I am glad I found your letter on the other blog. Except for several years away in school, loitering in Ca., Europe, I have always had a bed in Miss. or La. For whatever reason (probably my sweet, gentle but very prejudiced parents) I have always felt like I was from another planet from time to time around here. When I meet up with a woman such as you dscribe at the church day care I just try to think of them as a dying breed, sort of like Cro Magnons scheduled for extinction. You can't change them, probably, but you do NOT have to listen to that drivel.Best of luck. Cute baby.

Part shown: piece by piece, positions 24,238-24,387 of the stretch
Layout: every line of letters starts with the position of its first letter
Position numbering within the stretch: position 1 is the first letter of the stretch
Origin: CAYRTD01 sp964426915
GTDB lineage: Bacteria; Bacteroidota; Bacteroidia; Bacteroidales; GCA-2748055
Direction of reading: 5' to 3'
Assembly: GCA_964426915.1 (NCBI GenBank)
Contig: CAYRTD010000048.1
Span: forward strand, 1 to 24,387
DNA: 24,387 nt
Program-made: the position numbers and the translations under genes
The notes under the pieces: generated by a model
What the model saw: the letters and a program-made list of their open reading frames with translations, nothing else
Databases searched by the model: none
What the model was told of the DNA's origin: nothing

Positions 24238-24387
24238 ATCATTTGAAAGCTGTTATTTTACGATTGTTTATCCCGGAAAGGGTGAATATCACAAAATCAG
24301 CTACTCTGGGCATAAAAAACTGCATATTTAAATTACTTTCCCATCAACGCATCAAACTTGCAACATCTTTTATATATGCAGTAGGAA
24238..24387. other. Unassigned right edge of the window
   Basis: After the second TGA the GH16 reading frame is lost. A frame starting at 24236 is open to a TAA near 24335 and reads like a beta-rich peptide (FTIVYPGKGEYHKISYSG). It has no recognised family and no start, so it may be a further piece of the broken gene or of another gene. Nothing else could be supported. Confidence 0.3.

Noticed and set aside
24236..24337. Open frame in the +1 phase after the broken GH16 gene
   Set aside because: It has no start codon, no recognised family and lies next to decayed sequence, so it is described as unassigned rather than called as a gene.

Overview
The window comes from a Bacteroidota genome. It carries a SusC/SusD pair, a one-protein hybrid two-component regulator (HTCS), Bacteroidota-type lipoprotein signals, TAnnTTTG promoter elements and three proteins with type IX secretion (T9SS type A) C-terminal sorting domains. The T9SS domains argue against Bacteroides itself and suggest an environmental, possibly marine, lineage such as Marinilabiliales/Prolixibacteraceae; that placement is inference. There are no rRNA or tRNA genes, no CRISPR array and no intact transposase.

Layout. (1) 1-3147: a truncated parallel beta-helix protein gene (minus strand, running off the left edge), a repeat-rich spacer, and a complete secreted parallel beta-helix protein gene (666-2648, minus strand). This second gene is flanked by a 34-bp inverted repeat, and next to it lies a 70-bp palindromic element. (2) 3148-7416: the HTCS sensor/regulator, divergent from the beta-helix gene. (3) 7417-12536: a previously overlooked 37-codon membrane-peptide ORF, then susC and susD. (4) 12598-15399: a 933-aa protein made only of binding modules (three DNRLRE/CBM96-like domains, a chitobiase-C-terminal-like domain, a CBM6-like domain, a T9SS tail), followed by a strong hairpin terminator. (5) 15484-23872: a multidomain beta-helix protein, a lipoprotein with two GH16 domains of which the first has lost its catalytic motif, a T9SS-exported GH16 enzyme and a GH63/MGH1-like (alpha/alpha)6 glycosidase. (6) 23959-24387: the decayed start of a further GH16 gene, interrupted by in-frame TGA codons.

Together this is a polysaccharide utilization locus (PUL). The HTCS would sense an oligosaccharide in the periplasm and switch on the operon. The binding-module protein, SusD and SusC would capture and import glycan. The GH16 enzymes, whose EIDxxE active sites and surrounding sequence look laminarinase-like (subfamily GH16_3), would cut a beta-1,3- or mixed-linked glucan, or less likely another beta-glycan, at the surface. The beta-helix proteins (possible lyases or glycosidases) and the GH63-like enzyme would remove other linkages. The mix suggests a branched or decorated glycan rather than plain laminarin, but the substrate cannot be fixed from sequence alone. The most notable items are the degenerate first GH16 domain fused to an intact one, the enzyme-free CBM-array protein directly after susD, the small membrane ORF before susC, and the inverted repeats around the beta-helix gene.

October 3, 2007 at 3:00 PM  
Blogger ritamac said...


I look forward to keeping up with your blog. Your observations will provide a fresh perspective, and I hope you continue to send in items to the paper.

Over on Marshall Fannin's blog, some commenters noted that you may always be considered a yankee. Feel free to borrow the response that my yankee mother always used when called that: she would look the person up and down and tell them "well, I came here by choice; all you did was get born here".

Take care, I have a new bookmark in my browser.


October 4, 2007 at 7:08 AM  
Blogger Workman said...

This comment has been removed by the author.

October 5, 2007 at 5:02 PM  
Blogger Workman said...

Amen. Someone had to say this, I'm glad you had the courage to do it.

Don't listen to the people who will tell you that you have no right to comment on the subject because of your Yankee roots.

I'm anxious to hear read more on your experiences in the ark-la-tex.

October 6, 2007 at 3:17 AM